March 22, 2014 at 9:13 am

Michigan vs. Texas: 5:15 p.m., CBS/WWJ

Michigan must find a way to deal with size of Texas

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Milwaukee — Some obstacles are bigger than others, and naturally, Texas is big. Not obnoxiously Texas-sized big, but definitely big. The Longhorns are big enough to present problems, especially if you need to go through them, or around them.

Michigan would rather just shoot over them and be done with it. When they battle tonight for a spot in the Sweet 16, it’ll be a clash of styles and a mash of flesh. Michigan brings more offensive style, while Texas will haul in the flesh.

To advance in the Tournament, you must do more than you’re used to doing, and this will be a test of Michigan’s ability to use different tools, so to speak.

“Being the hammer instead of the nail is not natural to a lot of people,” John Beilein said Friday. “We’ve gotta somehow make up for that and find a way to move them out of there.”

In other words, don’t bring a paint brush to a hammer fight. Michigan isn’t used to hammering in the paint, or rebounding with ferocity. But the center tandem of Jordan Morgan and Jon Horford — Morford, as it’s called — actually has performed very well since Mitch McGary was lost to back surgery. They see Texas’ 6-foot-9, 285ish-pound Cameron Ridley, 6-8 Jonathan Holmes, 6-9 Connor Lammert and 6-10 Prince Ibeh, and they understand the question. With their array of shifty scorers, the Wolverines can hang, no problem. But can they bang?

“I don’t know if you can say I’m looking forward to it, but somebody’s gotta do it,” said Morgan, 6-8, 250 pounds. “You gotta use what you have as an advantage. I got speed on my side and I just try to keep moving, keep running them up the court and try not to get into a wrestling match with them.”

Strength vs. strength

Luckily for Michigan, there won’t be any turnbuckles on the floor. It’s also fortunate everything the Wolverines do well — shoot 3-pointers, shoot free throws, pass the ball —the Longhorns don’t do so well.

There’s a reason Texas lost 10 games — including a 92-78 home thrashing by Michigan State — and dropped five of eight heading into the Tournament. There’s also a reason Rick Barnes has his team back in contention, after going 16-18 a year ago. The Longhorns defend and rebound maniacally, then block shots just for fun.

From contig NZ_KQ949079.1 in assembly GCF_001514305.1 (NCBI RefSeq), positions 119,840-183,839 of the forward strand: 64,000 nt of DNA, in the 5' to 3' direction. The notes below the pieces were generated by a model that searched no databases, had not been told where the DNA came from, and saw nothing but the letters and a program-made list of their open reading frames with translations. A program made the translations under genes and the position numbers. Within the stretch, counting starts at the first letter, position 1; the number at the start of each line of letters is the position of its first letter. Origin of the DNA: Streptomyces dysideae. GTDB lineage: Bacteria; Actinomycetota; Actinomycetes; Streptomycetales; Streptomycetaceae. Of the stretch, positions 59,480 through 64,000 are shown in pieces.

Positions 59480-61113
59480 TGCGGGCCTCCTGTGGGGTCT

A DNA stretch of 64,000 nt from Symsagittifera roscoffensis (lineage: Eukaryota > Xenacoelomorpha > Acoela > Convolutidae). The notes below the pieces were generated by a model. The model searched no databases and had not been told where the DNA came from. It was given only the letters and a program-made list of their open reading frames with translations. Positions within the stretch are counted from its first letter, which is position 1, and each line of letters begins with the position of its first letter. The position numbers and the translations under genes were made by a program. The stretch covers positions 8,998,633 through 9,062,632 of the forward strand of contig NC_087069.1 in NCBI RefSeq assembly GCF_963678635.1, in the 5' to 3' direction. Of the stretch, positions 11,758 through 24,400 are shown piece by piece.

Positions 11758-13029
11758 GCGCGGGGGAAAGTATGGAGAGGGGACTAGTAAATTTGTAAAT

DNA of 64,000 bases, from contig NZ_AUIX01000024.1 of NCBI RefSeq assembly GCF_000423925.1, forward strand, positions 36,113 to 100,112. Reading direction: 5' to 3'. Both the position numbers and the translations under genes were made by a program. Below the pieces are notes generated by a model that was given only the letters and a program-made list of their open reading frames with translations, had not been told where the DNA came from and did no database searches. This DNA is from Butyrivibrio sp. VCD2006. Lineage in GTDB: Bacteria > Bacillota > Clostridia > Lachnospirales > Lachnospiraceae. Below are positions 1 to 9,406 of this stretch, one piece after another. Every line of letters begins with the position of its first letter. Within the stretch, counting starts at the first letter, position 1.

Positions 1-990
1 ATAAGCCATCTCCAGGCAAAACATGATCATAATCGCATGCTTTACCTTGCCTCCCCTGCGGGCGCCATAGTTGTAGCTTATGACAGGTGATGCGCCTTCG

Holmes is their leader but Ridley is the touted sophomore now licking his basketball chops after dropping about 35 pounds. The big fella is so soft-spoken, you can barely hear him, but you can’t miss him.

“It excites me in a way, because I’m sure I can outrebound them,” Ridley said. “But at the same time, I don’t want to force anything that might get me in foul trouble.”

That’s precisely where the Wolverines would like to put him, if they can avoid it themselves. As much as we focus on Nik Stauskas, Glenn Robinson III and Caris LeVert, the season was saved by Morford, in many ways. Michigan was 6-4 when McGary went out, and since then, Morgan and Horford have combined to average 10.8 points and 9.8 rebounds, while shooting 69 percent.

Morgan has been especially valuable. In the past 21 games, he’s shooting 73 percent, and he had another double-double, 10 points and 10 rebounds, in the opener against Wofford. While some assumed Michigan would wither without McGary, Morford simply went to work, the most-unheralded element of the team.

It’s also vital tonight for the 6-6 Robinson and the guards to attack the lane and help on the boards. This is the game you’d think McGary would truly be missed, but as the lone senior, Morgan carries the chip and doesn’t care how heavy it is.

“To be honest, I love it when people tell us what we can’t do,” Morgan said. “That’s something people have done all my life. When everybody starts talking about what Michigan can’t do, it’s fun to start proving people wrong and make them look stupid.”

Size matters

Michigan made a few people look clueless while rolling to the Big Ten title, but it didn’t face many rugged frontlines like Texas. Michigan State probably came the closest, and in the non-conference, Florida State had a mammoth center in 7-1 Michael Ojo. The Wolverines beat the Seminoles 82-80 in overtime.

Someone asked Horford if Ridley is as big as he’s seen, and he thought hard about it.

“Ojo is probably the biggest human being on earth, ridiculously big,” Horford said. “(Former Spartan) A young Derrick Nix, in his high school days, might’ve been around 330. You feel like you’re at a disadvantage, but you keep your hands up and wall up and make them shoot over a walled chest. It’s amazing what a walled chest will do.”

We’ll take Horford’s word on that. But there’s no doubt about the Longhorns’ intentions. They play recklessly and shoot haphazardly (32 percent on 3-pointers) but led the Big 12 in rebounding and blocked 198 shots (compared to Michigan’s 83). Most impressive, they average 15 offensive rebounds, and if they’re gobbling up everything, that’s trouble for the Wolverines.

Big trouble? A few months ago, maybe. But the way Morford has morphed, the Wolverines don’t view any task or any team as too big to topple.

Jonathan Holmes
6-foot-8
240 pounds

bob.wojnowski@detroitnews.com
twitter.com/bobwojnowski

Texas big men Cameron Ridley and Jonathan Holmes made life tough for Jordan Bachynski of Arizona State in an 87-85 victory Thursday night. / Mike McGinnis / Getty Images